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Robotics Practices in Central and Eastern European Manufacturing

November 29, 2016 by Martin Kuban, Ina Malatinska

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In the previous article about robotics, “The Third Generation of Robots – Automate Whatever, Wherever”, from August 2016, IDC noted that spending on robotics and related services in manufacturing is set to increase globally by a factor of two between 2016 and 2020, according to IDC's Worldwide Commercial Robotics Spending Guide. Now, we are confident that we can get close to a comparable pace of growth within Central and Eastern Europe (CEE), as well. Manufacturers in CEE have vast opportunities to utilize robotics across their value chains, and they have recently evinced more enthuasiasm in exploring them. That said, they also need to be aware of challenges that implementations may bring to their organizations and how to cope with them. A new IDC PeerScape: Robotics Practices in Central and Eastern European Manufacturing identifies some of these challenges and explains how certain Central and Eastern European manufacturing companies addressed them. To learn more about what the research interviews discovered, Ewa Lis-Jezak interviewed both authors, Martin Kuban, IDC’s CEE lead for Manufacturing Research, and Ina Malatinska, IDC’s CEE lead for Robotics Technology Research.

Question: What are the main drivers of the robotics market in Central and Eastern Europe?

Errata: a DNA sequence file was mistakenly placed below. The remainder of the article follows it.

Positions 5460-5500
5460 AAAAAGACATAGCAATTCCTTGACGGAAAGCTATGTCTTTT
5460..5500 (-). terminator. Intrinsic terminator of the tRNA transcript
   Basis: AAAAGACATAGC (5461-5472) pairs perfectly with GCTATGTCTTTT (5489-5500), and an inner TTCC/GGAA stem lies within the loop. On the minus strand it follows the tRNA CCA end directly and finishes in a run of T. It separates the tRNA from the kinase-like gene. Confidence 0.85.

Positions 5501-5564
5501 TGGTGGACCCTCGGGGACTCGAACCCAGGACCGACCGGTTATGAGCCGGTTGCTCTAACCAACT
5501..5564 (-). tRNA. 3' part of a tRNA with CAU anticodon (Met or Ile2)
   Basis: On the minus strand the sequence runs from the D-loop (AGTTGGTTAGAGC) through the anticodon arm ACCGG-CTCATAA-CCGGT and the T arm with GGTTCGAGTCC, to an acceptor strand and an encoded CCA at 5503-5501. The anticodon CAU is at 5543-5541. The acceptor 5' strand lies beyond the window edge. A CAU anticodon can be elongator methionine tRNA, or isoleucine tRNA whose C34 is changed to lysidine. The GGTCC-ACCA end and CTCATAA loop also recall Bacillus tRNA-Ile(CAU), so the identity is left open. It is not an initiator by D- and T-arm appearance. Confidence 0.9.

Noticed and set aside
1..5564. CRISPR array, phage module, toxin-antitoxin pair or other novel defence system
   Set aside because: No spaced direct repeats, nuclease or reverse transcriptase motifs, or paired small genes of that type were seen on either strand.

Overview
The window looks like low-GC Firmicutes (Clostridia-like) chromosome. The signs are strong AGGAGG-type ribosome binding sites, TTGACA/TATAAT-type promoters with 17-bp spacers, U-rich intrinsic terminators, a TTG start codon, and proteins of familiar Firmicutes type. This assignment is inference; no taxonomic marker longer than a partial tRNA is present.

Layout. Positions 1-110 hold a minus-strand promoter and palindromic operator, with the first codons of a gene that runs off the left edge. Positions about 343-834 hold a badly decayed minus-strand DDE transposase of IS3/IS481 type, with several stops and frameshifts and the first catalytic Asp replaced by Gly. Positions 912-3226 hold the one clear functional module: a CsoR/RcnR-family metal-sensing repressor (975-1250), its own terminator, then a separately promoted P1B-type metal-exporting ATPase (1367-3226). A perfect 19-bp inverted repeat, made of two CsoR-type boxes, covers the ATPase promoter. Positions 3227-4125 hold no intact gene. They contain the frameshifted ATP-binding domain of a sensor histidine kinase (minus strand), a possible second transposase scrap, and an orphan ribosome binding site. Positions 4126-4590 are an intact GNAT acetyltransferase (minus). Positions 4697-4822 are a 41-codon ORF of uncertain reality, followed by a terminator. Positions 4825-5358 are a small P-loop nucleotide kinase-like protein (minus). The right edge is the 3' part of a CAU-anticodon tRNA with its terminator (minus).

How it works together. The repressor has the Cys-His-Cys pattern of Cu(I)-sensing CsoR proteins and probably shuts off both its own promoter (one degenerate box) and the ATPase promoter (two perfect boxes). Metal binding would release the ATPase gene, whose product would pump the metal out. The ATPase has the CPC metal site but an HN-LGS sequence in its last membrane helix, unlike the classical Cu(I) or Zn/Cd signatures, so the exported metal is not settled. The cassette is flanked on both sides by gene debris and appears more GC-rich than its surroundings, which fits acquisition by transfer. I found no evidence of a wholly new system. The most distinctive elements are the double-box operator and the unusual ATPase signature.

Martin Kuban: Manufacturing is going through a transition in Central and Eastern Europe. It is no news that countries in this region trail developed economies in terms of what share of their GPD they spend on R&D support, as well as in the share of total R&D investments that is represnted by private companies. The Central and Eastern Europe manufacturing sector has been strongly rejuvenated by FDI inflows — mostly from EU and other developed countries. Unfortunately, the majority of these investments were motivated by a simple need to lower production costs. This paradigm “manufacture east, ship west”, which is still very evident within Europe as well, has not required much innovation from CEE manufacturing companies, nor investments in advanced technologies. For approximately two decades, the positive aspects of light production and assembly lines (i.e., generating limited added value) have been gradually approaching exhaustion, at least for countries like the Czech Republic, Poland, Slovakia, and Hungary. Some parent companies are considering building new facilities (some, reportedly, even moving old ones) further east, to Romania, Bulgaria, or CIS countries.

On a more positive note, some of the manufacturing leaders that we have recently interviewed (mainly based in Central Europe) seem to have sensed these gradual shifts some years ago and have apparently seeded initiatives to secure the future existence of their local branches. While a large part of the manufacturing spectrum is leveraging increasing automation (advanced robotics) to offset the increase in production costs, another portion will introduce initiatives that will spur innovation (in products, processes, services), aiming at transformation (or diversification) to higher-added-value business models. Of course, some factories will not be successful on this journey and will disappear. In Eastern Europe, decision-makers should learn a lesson here and, for instance, grant incentives only to such entities that will guarantee long-term viability of their production models. IDC beleives that both automation and innovation initiatives may lead to success in transformation, although market leaders in Central and Eastern Europe will need to combine initiatives from both the above-mentioned areas in a sustainable, long-term strategy.